With the abundance of hockey fans spread across North America’s northern nation, the fact that there are no Canadian cities competing in the 2022 Stanley Cup Final leaves some perplexed when it comes to shifting their playoff support — even if only temporarily. Fortunately, there’s a fairly easy way to figure it out.
Unlike the nonsensical narrative that Canadians should feel forced to back the country’s last remaining franchise at this point in any postseason, there is a far more logical way to choose a new team to cheer for. And the location of their home rink has nothing to do with it.
Besides, the town a team plays in doesn’t determine how Canadian they actually are. If the goal is to see the Stanley Cup spend as much time in Canada as possible this offseason, it’s every individual who hoists it that will determine that very schedule.
The players actually get the Cup for a day. Unlike other sports, the players themselves get to take the Cup to their hometown and enjoy a day with it.
Breaking down the birthplaces throughout each locker room, focusing on active players who have participated in at least one playoff game to date this year for each organization, it becomes pretty clear who the rest of Canada should be cheering for.
Tampa Bay Enjoys International Talent
Although having a Canadian captain certainly adds to Tampa Bay’s cumulative representation, that isn’t the primary qualifier when it comes to recognizing an organization’s northern touch. The fact that Steven Stamkos leads the Lightning doesn’t mean that those who follow all grew up in similar surroundings to his in Markham, Ontario.
In fact, of the 16 teams that entered this year’s tournament, Tampa would have been far from among those with the most Canadians.
Tampa’s Canadian Talent
- Anthony Cirelli
- Brandon Hagel
- Alex Killorn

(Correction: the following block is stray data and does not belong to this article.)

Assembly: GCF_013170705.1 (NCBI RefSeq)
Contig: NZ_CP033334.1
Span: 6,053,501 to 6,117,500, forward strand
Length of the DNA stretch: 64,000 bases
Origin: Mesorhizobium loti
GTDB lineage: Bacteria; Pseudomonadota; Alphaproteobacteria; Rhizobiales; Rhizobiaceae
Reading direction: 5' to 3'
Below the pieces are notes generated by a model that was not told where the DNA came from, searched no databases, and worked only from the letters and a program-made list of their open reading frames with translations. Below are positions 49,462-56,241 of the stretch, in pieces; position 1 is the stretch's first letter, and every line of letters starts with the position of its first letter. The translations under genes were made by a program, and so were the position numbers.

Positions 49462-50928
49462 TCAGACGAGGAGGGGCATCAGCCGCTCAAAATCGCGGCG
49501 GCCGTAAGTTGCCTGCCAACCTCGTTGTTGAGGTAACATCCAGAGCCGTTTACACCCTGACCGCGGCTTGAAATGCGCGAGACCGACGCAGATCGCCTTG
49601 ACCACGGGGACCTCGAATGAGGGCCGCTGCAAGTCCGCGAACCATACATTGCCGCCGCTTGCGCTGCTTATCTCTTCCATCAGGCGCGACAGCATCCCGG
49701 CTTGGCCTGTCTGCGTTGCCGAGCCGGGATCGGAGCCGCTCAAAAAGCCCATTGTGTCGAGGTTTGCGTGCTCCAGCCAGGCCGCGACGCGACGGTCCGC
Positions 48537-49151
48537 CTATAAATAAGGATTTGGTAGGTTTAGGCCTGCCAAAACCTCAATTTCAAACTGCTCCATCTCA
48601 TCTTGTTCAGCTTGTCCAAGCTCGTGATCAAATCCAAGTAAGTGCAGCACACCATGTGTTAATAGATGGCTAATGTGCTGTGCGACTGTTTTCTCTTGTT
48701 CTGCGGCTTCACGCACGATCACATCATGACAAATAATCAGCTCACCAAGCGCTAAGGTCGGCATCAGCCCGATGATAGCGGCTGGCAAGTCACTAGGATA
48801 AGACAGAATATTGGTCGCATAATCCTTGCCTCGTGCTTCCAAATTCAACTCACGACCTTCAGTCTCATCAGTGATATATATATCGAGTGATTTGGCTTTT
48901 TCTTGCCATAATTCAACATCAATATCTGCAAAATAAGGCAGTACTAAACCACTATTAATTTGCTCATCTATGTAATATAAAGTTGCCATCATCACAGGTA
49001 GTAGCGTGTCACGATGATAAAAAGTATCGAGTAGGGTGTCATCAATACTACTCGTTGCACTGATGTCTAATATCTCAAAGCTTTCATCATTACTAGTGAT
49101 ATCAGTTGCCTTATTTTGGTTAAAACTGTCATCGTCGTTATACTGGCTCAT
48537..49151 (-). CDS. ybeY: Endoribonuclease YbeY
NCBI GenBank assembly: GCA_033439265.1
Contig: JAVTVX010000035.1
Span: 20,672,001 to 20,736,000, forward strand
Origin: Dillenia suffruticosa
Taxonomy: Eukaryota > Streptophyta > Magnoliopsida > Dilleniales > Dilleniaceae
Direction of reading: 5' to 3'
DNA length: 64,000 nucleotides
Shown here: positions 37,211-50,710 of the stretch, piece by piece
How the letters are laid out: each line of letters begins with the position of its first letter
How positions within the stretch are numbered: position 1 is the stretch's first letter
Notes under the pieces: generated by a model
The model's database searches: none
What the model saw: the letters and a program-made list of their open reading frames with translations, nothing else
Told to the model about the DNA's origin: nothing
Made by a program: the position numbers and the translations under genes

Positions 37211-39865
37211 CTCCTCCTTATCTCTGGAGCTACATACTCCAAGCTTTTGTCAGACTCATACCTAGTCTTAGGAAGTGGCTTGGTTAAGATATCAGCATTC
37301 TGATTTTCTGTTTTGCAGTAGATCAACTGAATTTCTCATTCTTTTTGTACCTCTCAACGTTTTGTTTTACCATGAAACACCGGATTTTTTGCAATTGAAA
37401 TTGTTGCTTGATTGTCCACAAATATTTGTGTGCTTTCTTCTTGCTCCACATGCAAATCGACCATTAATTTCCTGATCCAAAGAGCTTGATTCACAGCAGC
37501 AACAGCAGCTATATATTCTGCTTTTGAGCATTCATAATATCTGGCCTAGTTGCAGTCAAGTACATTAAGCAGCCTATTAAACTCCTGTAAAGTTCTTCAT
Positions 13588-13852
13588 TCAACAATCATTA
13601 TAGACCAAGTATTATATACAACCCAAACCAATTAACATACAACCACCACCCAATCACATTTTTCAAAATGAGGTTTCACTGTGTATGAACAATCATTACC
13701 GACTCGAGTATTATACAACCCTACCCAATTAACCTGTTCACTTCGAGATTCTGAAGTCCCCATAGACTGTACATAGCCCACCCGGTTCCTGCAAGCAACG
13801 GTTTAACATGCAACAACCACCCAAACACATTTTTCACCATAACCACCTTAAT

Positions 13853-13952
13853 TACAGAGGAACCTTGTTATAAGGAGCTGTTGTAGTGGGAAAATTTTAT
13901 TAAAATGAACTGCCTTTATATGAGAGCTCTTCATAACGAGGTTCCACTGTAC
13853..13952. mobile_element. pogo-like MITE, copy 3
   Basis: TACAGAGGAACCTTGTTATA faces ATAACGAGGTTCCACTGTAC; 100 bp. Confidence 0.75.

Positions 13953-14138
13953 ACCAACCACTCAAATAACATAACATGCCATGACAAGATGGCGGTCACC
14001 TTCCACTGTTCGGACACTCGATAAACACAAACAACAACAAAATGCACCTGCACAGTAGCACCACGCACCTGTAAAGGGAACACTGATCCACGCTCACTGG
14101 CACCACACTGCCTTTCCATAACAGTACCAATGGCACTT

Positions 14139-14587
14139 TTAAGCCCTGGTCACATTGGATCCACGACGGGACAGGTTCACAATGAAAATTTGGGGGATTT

- Riley Nash
- Nicholas Paul
- Corey Perry
- Brayden Point
- Steven Stamkos
All in all, not a bad subsection of star power, but is it enough to outshine the Canadians housed in Colorado?
Colorado Might as Well Be in Canada
Let’s call it a coincidence that Colorado shares many of the same attributes as western Canada, let alone that Denver is more proximal to the northern border than Tampa Bay. What’s not a fluke, though, is the type of talent that the Avalanche has infused into their lineup.
Of which, more than half of their active postseason roster learned how to play the game in the Great White North.
Canadians in Colorado
- Nicolas Aube-Kubel
- Bowen Byram
- Andrew Cogliano
- Samuel Girard
- Darren Helm
- Nazem Kadri
- Darcy Kuemper
- Nathan MacKinnon
- Cale Makar
- Alex Newhook
- Logan O’Connor
- Devon Toews
Realistically, Colorado won this comparison well before this Final was ever set, regardless of who they would ultimately match up against.
That said, beyond seeing the face of their franchise joyride to Tim Hortons on an ice resurfacer, the Avalanche are truly stacked with Canadian names. Some of the game’s best, at every position.
There are no rules that suggest a fan should feel any obligation to hop onto another bandwagon simply because their favourite team’s ride has come to an end for that campaign. It’s more than permissible to just observe, without a vested interest the rest of the way.
However, there are onlookers that feel a sense of responsibility to re-direct their energy accordingly and that’s absolutely acceptable.
While this was indeed an objective exercise in assessing which lineup has been constructed in the most Canadian of ways, the reality is that national pride is reserved for international competition. Simply stated, Team Canada is Canada’s team.
For now, though, Canadian fans who want to see the Stanley Cup celebrated from coast to coast, for the longest possible duration this offseason, should be backing the Avalanche.
Freelance thinker, paying too much attention to digital aesthetic. Oxford comma enthusiast. Spider-Man supporter. Sports fan, with two favourite hockey teams. If the Blackhawks and Maple Leafs ever meet in the Stanley Cup Final, you can find me wherever they’re playing that night.